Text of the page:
Nikkor Ai-P 45mm f/2.8 - Review / Lab Test Report - Analysis
Lens Reviews -
Nikon / Nikkor (APS-C)
Page 2 of 2
Short story here - the Ai-P 45mm f/2.8 is basically free of distortions (0.2%).
The chart above has a real-world size of about 120x80cm.
The Ai-P 45mm f/2.8 is a full format lens thus enjoying a sweet spot advantage
on APS-C DSLRs. Nonetheless it still produces a relatively pronounced max.
vignetting of 0.74 EV at wide-open aperture. However, from f/4 the issue is
The Nikkor performed quite impressively in the MTF lab with a very even
center to edge resolution at all focal lengths. Compared to ordinary
normal lenses the max. resolution is lower at comparable large aperture
settings whereas the border performance is about as good.
At and beyond f/5.6 the quality is exceptional and about as good as it gets on
Below is a simplified summary of the formal findings. The chart shows in line widths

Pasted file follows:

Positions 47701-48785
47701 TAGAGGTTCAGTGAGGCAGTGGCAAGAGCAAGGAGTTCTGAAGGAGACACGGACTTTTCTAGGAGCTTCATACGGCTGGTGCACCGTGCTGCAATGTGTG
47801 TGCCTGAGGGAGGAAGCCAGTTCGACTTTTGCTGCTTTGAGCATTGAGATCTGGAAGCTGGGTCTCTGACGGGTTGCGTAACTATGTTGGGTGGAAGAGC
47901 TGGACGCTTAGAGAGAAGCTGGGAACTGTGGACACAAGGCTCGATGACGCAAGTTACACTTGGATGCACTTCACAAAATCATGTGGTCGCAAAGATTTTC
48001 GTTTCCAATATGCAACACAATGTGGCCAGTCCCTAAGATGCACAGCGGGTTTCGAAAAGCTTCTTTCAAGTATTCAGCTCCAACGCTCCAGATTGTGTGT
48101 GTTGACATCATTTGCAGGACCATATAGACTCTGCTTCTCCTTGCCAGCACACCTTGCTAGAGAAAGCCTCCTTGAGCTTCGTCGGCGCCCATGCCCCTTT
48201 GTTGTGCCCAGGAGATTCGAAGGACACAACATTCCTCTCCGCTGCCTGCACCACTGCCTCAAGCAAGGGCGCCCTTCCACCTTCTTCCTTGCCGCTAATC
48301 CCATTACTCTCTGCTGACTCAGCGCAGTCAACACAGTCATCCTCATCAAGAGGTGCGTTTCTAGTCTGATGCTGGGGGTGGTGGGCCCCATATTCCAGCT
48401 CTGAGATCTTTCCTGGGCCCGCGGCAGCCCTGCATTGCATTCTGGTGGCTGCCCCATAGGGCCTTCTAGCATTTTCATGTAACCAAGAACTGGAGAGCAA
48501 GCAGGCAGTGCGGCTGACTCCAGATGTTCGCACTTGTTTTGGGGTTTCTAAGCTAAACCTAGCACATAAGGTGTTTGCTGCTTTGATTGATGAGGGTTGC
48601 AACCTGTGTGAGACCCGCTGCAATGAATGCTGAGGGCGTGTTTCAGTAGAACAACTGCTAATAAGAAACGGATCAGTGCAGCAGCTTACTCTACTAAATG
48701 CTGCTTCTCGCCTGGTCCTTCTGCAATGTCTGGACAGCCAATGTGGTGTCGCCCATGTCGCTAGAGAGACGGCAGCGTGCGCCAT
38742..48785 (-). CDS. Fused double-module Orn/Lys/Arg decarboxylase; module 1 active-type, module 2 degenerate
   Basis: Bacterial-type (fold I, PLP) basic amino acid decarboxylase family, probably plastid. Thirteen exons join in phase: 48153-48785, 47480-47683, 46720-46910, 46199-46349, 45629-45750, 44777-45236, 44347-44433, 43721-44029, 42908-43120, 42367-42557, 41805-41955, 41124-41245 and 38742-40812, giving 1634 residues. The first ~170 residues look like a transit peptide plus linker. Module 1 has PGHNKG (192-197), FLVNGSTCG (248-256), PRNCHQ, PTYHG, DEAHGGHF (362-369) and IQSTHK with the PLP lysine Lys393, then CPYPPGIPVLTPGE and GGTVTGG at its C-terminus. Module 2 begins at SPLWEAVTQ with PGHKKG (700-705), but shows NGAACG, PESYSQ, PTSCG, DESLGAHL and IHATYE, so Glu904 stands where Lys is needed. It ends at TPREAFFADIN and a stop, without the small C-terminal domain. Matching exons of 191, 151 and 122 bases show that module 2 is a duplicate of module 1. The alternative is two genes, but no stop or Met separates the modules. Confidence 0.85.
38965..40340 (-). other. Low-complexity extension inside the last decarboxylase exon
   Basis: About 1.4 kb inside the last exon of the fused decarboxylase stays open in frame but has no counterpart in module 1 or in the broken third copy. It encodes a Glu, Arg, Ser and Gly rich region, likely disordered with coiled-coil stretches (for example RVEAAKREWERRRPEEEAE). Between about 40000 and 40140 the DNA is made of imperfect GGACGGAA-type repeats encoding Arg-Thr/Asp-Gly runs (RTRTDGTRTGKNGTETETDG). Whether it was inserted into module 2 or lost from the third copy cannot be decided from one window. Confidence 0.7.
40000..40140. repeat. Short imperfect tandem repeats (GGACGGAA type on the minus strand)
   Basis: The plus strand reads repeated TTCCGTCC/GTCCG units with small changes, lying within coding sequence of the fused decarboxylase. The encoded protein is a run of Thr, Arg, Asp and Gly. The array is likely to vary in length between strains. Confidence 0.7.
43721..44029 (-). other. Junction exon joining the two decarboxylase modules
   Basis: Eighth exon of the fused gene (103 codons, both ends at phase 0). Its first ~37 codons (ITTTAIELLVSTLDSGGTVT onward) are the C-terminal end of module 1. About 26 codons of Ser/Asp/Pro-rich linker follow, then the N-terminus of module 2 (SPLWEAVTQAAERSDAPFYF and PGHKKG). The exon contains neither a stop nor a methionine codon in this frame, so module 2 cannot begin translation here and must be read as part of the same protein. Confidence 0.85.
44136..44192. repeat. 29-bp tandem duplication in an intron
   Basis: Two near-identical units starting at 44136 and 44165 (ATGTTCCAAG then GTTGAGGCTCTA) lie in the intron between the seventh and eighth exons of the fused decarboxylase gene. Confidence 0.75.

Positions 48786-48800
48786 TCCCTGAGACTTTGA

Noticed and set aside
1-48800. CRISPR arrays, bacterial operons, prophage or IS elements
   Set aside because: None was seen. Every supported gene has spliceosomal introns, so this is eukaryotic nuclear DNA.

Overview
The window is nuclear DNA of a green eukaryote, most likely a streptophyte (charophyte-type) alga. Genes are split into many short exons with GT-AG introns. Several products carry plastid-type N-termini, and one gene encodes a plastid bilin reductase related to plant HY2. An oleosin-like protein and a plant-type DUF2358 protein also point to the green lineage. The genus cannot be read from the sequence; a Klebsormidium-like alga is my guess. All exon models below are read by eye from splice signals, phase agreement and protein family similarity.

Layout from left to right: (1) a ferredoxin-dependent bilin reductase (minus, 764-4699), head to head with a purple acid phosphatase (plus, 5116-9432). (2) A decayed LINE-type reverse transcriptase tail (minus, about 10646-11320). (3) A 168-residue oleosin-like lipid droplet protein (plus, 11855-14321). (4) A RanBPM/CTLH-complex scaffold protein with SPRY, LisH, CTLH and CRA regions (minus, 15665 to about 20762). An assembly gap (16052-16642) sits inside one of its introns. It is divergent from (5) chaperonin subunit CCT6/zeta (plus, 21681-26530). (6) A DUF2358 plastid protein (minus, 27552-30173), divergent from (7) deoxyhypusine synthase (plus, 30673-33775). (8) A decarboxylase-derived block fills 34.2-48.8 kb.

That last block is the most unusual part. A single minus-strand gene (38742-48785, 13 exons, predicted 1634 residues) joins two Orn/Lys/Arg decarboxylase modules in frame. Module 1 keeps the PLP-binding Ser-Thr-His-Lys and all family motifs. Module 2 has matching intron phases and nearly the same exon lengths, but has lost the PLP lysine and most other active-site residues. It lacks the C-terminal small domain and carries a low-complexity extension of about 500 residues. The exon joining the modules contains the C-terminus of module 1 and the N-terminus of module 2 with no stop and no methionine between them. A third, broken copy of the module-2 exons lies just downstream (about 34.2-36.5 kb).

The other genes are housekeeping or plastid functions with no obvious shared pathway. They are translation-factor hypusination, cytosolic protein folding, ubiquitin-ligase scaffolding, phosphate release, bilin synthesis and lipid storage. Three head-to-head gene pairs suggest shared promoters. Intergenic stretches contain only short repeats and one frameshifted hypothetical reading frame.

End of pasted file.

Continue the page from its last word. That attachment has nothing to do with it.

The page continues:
per picture height (LW/PH) which can be taken as a measure for sharpness.
The chart is limited to the visually relevant LW/PH range of [750, 2250].
If you want to know more about the MTF50 figures you may check out the corresponding
Chromatic Aberrations (CAs)
Chromatic aberrations (color shadows at harsh contrast transitions) are
negligible at f/2.8 but increase constantly along the tested aperture
range. However, even at f/11 the problem remains moderate with a
maximum below 1 pixel on the average at the image borders.
The Nikkor Ai-P 45mm f/2.8 may be a cute lens but it is also a very serious
performer with very high resolution, marginal distortions, moderate CAs
and quite well-controlled vignetting. The build quality is very good.
The problem may be that today it represents an answer to a question which
was asked long ago. f/2.8 is not exactly fast for a normal lens so the
more common f/1.4 and f/1.8 variants tend to make more sense ... at lesser
costs. So at the end of the day the meaning of the lens lies in its extremely
small form factor. But damn, it is so cute ...